Natural course of a community sample of women with binge eating disorder.
Cachelin FM., Striegel-Moore RH., Elder KA., Pike KM., Wilfley DE., Fairburn CG.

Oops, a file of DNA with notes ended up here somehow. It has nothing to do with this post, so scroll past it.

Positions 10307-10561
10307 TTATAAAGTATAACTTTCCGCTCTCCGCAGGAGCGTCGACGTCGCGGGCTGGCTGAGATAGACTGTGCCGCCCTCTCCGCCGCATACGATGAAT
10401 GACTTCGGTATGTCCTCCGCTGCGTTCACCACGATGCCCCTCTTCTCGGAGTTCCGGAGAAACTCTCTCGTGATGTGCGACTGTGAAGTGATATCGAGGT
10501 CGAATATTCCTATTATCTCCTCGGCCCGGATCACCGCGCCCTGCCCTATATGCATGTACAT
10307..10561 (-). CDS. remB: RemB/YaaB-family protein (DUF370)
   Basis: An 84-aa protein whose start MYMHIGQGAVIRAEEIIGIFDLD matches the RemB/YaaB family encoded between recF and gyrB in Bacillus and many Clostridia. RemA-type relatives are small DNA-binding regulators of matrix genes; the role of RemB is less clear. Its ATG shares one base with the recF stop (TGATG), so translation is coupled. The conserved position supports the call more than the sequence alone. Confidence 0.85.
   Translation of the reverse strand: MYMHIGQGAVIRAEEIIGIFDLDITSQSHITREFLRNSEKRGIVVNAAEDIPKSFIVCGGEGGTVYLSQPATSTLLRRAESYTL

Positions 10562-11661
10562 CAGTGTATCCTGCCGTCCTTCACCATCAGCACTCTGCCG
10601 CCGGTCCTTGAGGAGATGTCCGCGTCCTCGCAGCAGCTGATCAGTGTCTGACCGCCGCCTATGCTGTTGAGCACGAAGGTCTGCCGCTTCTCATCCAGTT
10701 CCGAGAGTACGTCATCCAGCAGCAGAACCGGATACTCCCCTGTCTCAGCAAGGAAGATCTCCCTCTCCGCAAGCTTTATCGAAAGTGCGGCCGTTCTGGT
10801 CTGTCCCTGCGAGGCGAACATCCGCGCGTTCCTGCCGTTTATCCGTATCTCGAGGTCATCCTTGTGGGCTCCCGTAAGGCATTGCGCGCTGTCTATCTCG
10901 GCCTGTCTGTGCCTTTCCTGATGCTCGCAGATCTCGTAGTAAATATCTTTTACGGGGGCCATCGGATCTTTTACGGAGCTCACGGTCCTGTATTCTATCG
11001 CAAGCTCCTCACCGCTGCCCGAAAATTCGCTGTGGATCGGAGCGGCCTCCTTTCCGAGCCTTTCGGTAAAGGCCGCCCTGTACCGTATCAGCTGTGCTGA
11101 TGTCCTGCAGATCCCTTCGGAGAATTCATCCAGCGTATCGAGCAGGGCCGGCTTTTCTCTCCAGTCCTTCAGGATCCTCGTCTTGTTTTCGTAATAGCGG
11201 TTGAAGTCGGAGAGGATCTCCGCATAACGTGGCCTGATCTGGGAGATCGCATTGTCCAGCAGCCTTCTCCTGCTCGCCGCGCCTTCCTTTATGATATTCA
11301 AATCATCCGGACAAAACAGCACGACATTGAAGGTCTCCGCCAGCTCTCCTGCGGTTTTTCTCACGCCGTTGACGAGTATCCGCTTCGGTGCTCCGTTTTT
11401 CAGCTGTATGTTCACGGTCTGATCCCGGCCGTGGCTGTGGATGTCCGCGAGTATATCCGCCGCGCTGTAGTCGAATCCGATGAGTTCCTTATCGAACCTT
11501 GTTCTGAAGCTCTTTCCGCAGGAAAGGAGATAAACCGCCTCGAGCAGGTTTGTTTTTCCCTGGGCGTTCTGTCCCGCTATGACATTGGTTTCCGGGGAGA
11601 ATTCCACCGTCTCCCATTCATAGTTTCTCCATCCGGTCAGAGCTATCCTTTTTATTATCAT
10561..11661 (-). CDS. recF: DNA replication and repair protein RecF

OBJECTIVE: A community sample of women with binge eating disorder (BED) was followed for a period of 6 months, in order to examine the natural course of the disorder. METHOD: Baseline, 3-, and 6-month assessments were conducted. The following variables were examined: eating disorder symptomatology, importance of weight or shape, psychopathology, social adjustment, childhood sexual abuse, childhood obesity, parental obesity, and parental psychopathology. RESULTS: After the 3-month follow-up, 10 of the original sample of 31 participants dropped out of the study; drop-outs were more likely to have reported a history of sexual abuse. Of the 21 remaining participants, 11 continued to suffer from full-syndrome BED at 6-month follow-up, while the remaining 10 appeared to be in partial remission. There were no significant baseline predictors of outcome. CONCLUSION: It appears that for some women with BED, the eating disorder improves with a decrease in binge eating and importance of weight or shape. For others, the eating disorder symptoms remain constant.